Last Things is the regular column of Fr. James V. Schall, S. J.
A goodly supply of oil exists under the surface of the planet Earth because, long before human beings ever appeared on it, eons and eons passed during which immense vegetation grew, became compressed, and was preserved in the form of oil. The planet was evidently much warmer in those long gone days before anyone worried about “global warming.” Without an original warmer earth, we would have had no oil to worry about.
How much oil has been preserved this way is a matter of conjecture, but most of the world’s oil fields have probably been identified. Most are in production. However, a portion of the original supply has already been used keeping us going for the past century. An amazing amount is still there, in any case, even though we use something close to 85 million barrels a day. It almost seems like it was originally there for a purpose long before we knew what that purpose was. It may dry up for a purpose also. I suggest here that we cannot think about oil today without thinking about this initial purpose and its relation to our kind.
Up until the invention of the various internal combustion engines in the late 19th and early 20th centuries, oil was rather a sticky nuisance. It messed things up. Then men discovered how it smoothed the workings of sundry doors and powered an incredible number of engines. The effective usefulness of oil, however, has little or nothing to do with oil itself or with those who sit on top of it or own the property rights over it.
In fact, the very idea of “ownership,” however natural it may seem to us, is a philosophical and legal idea that has nothing to do with oil as such. Like engines, effective law and economic procedures also had to be invented. The ways to own and use oil were not developed in the lands where most of the oil is today. Without such property rights, however, there probably would be no oil to use. In fact, these instruments of oil ownership are no different from their role in the use of any other natural material found in the earth from coal or grass, which is oil in another form, to silicon or iron or copper. “Natural resources” are themselves products of civilization.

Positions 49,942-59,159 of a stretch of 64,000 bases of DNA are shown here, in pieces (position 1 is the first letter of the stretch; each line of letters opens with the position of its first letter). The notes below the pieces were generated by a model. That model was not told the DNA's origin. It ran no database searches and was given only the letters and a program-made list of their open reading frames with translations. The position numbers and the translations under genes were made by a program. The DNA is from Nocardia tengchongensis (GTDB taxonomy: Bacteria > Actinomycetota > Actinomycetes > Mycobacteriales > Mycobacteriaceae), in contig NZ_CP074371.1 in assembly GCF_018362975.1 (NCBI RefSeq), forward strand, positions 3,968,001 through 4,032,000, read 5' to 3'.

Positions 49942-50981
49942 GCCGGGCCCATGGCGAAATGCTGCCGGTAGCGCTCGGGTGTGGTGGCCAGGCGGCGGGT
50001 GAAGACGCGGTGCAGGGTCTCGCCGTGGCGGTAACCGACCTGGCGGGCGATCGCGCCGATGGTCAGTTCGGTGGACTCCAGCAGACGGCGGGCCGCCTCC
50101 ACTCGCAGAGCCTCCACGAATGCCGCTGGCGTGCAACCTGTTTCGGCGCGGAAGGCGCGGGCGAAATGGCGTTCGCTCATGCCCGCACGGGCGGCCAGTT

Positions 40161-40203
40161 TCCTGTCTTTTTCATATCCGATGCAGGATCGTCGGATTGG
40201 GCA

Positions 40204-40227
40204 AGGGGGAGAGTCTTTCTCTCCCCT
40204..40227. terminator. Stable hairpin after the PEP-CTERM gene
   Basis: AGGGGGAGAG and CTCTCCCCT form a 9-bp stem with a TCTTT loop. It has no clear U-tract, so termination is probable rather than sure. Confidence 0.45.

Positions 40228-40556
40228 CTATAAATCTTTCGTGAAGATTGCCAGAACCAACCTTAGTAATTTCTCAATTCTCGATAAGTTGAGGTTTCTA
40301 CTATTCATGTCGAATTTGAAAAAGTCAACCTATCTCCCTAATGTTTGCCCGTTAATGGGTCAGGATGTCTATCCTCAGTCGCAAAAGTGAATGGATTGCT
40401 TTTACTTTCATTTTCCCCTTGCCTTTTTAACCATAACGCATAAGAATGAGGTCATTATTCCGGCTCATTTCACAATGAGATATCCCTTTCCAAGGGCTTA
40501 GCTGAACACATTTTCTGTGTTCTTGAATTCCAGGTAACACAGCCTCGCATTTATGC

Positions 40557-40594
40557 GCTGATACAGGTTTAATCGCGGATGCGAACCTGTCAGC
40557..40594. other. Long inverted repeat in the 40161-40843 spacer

The theory of private property, as we read in Aristotle, was developed because commonly held property was so inefficient and wasteful. No one took much care of public property. If something was likely to be productive, it had to be owned and cared for by individual people who are rewarded for their efforts within a legal system where contracts and payments were enforceable. More importantly, a reason to use natural materials and a way to use them had first to exist. These latter two elements, desire and way-to-use, only come about because of the peculiar nature of man who can think and act. Without man, all the original oil would still be there under the earth. No one would be about to worry about its “purpose” or use or depletion.
The “owners” of oil rich lands did little to create or develop its usefulness and therefore its economic demand. They are related to their petroleum resources as “windfall” not as inventors. The increasing value of oil, even today, is wholly dependent on a way to use it along with a global desire to employ these ways, like driving a car or using fertilizer to grow crops. In the past, nations with vast supplies of oil were often poverty stricken. Many still are, even though they have a lot of money. They did not know what oil was or how to use it; nor did they have governmental or economic structures that enabled everyone to participate in these riches through their distribution in a market. The “usefulness” of oil is a product of technologies and systems that know how to use it. They flow from what Aristotle called practical intellect. Without a “demand,” the oil would remain in the ground. And if the cost of oil becomes ever higher, as it may, it will remain there again, what is left of it.